A month ago, SYSTEM OF A DOWN released "Protect The Land" and "Genocidal Humanoidz", the band's first new songs in 15 years. The tracks were motivated by the recently erupted conflict between Artsakh and Azerbaijan, the latter aided by Turkey and accountable for the greatest violence the region has endured in 26 years. Produced by guitarist/vocalist Daron Malakian, who also wrote the music and lyrics, both songs are streaming now on all DSPs and are available for purchase on Bandcamp with band royalties earmarked for the Armenia Fund.
In a new interview with Australia's Triple J, SYSTEM OF A DOWN singer Serj Tankian spoke about what it was like recording music with his bandmates again. He said (hear audio below): "Just because the band hasn't put out music in all this time, most people assume that our relationship is sour. It's really not. We tour together. We're friends. My drummer is my brother-in-law. Our kids all play together. Daron doesn't have kids, but everyone else's kids play together. So we're all like family, to be honest with you. So there was no weirdness to it. It's just we haven't been able to see creatively eye-to-eye to continue creating with the band, which is fine. But that doesn't mean that you can't get together and do something for a cause; that doesn't mean you can't get together and tour and have some fun."
Asked if recording these two songs has opened the door to a new era of creativity within SYSTEM, Serj said: "I don't know, because right now we're focused on what's going on in Armenia. There's a huge humanitarian catastrophe. We're still focused on raising funds, raising awareness about this. Time will tell whether this leads to something else or not."
Tankian also talked about how the new SYSTEM music has been received, saying: "The fan response has been absolutely incredible. As soon as we released the songs, it really blew up all over the Internet. And it did what we wanted to do, which is basically break into Azerbaijan's disinformation campaign. Especially our video for 'Protect The Land' really hit it home, and people were, like, 'Wow, I'm crying. I didn't know about this. How can I help?' And fans around the world were excited about the music, obviously, and the messaging is always part of the music. And we did a video together that we released, explaining why we did this, why it's important to us, what's going on. So all of it kind of really came together to spike and make an impact. And also, I've heard from friends that not only did it play in Armenia and Artsakh, but it was even played on the frontlines and gave people protecting their families a little something saying that we're with you, that you're not alone on these lines against a better-equipped, bigger-army enemy that is trying to kill you and your family."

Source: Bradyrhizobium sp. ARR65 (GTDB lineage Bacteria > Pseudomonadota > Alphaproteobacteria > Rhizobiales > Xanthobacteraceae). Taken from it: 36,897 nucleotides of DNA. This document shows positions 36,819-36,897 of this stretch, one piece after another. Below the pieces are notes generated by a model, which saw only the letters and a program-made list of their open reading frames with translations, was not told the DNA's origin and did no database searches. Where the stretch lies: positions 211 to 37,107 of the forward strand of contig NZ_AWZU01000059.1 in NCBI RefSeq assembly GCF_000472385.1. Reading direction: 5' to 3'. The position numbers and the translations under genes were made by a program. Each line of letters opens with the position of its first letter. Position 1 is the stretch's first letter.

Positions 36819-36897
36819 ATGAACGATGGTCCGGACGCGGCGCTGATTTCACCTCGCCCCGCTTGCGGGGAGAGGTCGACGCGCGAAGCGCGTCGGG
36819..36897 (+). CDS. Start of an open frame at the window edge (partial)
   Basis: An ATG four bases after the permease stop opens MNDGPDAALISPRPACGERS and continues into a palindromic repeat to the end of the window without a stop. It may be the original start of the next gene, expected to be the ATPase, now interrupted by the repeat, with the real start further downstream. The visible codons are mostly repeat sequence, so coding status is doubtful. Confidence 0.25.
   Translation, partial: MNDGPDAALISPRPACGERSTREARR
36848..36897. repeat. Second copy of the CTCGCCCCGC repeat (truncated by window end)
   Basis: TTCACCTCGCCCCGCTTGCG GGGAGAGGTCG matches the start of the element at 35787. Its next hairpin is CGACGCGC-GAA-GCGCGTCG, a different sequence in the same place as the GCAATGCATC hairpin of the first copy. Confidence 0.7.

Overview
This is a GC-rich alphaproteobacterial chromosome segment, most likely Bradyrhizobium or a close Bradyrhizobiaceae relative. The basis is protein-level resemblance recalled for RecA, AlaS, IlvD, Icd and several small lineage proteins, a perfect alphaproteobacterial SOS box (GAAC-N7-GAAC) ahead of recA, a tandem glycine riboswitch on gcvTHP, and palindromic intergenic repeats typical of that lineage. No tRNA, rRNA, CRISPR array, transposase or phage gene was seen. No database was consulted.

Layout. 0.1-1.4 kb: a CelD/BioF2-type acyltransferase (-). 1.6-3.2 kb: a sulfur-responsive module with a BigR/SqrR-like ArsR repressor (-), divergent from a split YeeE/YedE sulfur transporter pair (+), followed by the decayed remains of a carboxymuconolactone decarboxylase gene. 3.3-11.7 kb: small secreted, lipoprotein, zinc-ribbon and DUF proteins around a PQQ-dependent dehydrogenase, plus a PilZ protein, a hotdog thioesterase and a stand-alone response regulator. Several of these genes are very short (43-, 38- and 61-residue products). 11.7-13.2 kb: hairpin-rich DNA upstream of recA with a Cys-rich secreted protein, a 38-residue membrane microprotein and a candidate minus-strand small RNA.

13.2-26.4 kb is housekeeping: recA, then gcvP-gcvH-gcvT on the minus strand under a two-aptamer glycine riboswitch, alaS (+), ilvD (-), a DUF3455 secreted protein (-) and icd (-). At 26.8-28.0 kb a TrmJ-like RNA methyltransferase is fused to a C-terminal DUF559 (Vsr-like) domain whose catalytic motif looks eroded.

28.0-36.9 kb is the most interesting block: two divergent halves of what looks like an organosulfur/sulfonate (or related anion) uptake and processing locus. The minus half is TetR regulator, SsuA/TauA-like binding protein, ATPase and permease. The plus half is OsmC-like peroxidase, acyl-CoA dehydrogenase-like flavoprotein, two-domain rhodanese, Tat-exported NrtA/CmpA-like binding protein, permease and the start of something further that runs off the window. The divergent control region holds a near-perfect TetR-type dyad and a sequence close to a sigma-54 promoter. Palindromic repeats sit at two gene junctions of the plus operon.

The music video for "Protect The Land" incorporates recent footage of the protests and on-the-ground fighting in Artsakh, but in a very personal and aesthetic way. As he did for all previous SYSTEM OF A DOWN releases, bassist Shavo Odadjian executive-produced the music video and curated the cover and brand art for the project.
"Protect The Land" a was originally written by Malakian for the next album by his other group, SCARS ON BROADWAY, while "Genocidal Humanoidz" was penned three or four years ago when Odadjian, Malakian and drummer John Dolmayan convened for a jam session that produced several songs, only to abandon them when Tankian wouldn't commit to an album.
Within a week of their release, "Protect The Land" and "Genocidal Humanoidz" landed at positions No. 1 and No. 2, respectively, on Billboard's Hot Hard Rock Songs chart. "Land" topped the chart with 2.7 million U.S. streams and 5,000 downloads sold in the week ending November 12, while "Humanoidz" garnered 1.8 million streams and 5,000 downloads.
SYSTEM OF A DOWN is planning to film a music video for "Genocidal Humanoidz" in December. "I've written out the storyline, and I've got a couple of surprises that I'm gonna be putting [in there]," Odadjian told geopolitical analyst Richard Èlmoyan in a recent interview.
Photo credit: Clemente Ruiz